• Prescription and non-prescription medications
  • Glasses and hearing aids
  • Infant formula and diapers
  • Pet supplies
  • Sleeping bag, blankets, and extra clothing
  • Feminine supplies
  • Cleaning supplies and hand sanitizer
  • Waterproof container with family documents, money, and matches
  • Disposable paper products
  • Books and games for children

 

Once you have made your kit, you will want to store it in a cool, dry location and ensure every family member knows the location. It should be checked regularly for expired items that will need to be replaced. Consider creating additional kits for your work or car.

 

 

a medical kit to pack in an emergency disaster preparedness kit

 

 

Lastly, your basic or even expanded disaster kits don’t include supplies to manage major or minor injuries. Make sure to also keep a first aid kit with your disaster supplies and include Stop the Bleed materials. Here’s what you are going to need:

 

  • Basic First Aid – gloves, bandages, medications, splints, gauze, and sterile saline
  • Stop the Bleed – consider adding hemostatic dressings and a tourniquet

 

Now that you are packed and ready for anything, make sure you are trained so you are confident in using your supplies. There are so many free resources available for parents and kids to assist with this. These are my favorite resources:

 

  • Ready.gov provides so much information to help families plan. They have a great child-centered web page with games to provide interactive learning opportunities to make disaster planning fun!
  • FEMA has a great free online course if you aren’t comfortable with hands-on skills classes at this time. 

 

 

Visit Stop the Bleed for information, or leave me a comment, and I can help you prepare!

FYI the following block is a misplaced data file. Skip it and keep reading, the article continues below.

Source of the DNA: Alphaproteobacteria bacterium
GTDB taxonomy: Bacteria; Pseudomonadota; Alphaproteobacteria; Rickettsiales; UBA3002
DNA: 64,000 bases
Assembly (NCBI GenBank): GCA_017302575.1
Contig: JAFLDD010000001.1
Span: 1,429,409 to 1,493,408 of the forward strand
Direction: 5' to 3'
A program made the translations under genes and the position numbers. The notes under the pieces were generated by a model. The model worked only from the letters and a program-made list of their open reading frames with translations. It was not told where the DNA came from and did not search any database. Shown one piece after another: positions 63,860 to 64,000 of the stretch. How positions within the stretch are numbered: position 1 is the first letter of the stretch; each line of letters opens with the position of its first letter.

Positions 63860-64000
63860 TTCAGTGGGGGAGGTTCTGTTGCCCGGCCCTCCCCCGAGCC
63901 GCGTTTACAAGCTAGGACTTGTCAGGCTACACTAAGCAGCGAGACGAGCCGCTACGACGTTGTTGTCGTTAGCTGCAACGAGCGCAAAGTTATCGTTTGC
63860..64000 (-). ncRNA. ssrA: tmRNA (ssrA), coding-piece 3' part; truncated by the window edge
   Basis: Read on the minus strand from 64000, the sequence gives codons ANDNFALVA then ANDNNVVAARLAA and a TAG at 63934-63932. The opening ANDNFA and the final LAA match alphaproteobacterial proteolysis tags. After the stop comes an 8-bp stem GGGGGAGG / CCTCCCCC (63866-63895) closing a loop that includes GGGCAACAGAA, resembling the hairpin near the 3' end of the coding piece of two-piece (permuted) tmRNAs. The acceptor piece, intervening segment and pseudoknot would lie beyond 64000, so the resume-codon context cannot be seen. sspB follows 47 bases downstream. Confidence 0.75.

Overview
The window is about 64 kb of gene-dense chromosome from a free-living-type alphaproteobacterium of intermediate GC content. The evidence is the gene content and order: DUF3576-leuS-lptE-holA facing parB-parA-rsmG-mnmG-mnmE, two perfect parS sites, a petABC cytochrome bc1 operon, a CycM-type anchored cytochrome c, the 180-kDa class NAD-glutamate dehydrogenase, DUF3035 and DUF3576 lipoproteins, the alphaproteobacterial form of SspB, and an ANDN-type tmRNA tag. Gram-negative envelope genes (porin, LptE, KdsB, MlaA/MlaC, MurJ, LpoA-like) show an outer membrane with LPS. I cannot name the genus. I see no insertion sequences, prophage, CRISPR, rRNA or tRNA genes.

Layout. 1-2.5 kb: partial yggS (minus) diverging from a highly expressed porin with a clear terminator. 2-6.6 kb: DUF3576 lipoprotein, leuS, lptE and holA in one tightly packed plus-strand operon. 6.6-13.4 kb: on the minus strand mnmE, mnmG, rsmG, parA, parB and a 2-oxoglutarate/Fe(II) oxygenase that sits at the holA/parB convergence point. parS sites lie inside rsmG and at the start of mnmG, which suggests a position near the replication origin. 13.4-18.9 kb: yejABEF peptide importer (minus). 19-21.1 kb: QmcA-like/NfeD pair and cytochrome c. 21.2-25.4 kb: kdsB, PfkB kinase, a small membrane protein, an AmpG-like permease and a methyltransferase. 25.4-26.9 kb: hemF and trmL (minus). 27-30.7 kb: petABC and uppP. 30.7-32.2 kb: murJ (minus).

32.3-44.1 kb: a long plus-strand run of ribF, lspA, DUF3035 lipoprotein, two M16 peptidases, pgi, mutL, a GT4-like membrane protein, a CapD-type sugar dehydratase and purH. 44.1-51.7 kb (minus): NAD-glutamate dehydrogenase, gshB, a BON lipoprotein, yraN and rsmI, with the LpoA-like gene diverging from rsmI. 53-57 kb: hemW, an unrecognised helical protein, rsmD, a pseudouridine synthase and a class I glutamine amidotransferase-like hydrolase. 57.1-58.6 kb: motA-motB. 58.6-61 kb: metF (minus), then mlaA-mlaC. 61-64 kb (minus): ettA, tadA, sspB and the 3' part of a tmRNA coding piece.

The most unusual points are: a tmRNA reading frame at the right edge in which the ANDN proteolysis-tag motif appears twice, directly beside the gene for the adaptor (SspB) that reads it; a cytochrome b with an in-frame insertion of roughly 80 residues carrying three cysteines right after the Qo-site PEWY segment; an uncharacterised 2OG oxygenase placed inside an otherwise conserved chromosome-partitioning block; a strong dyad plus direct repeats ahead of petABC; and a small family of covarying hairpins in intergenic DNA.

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Haley was born and raised in small town Kansas. She moved to St. Louis after graduating from the University of Kansas to attend graduate school at Lindenwood. Her 2 year plan to live in St. Louis turned in 12 when she met her husband. They were married on home plate at Busch Stadium in 2015 and are parents to two girls, Presley (4) and Piper (7 months), Haley stared her career as a Certified Athletic Trainer working at high schools all throughout St. Louis. After returning to nursing school she was a Trauma ICU nurse for 5 years before taking on her current role as the Injury Prevention and Outreach Coordinator at a Level 1 Trauma Center. Outside of work Haley blogs about local food and businesses as part of the Yelp Elite Squad, volunteers for Make-A-Wish MoKan, and loves strength training and self care. Haley considers herself a “wrangler of tiny females”. She loves raising a strong willed preschooler who both challenges and amazes her. Haley loves living in St. Louis and feels it has so much to offer to inspire children and foster creativity. You can follow her at @mamastrebs.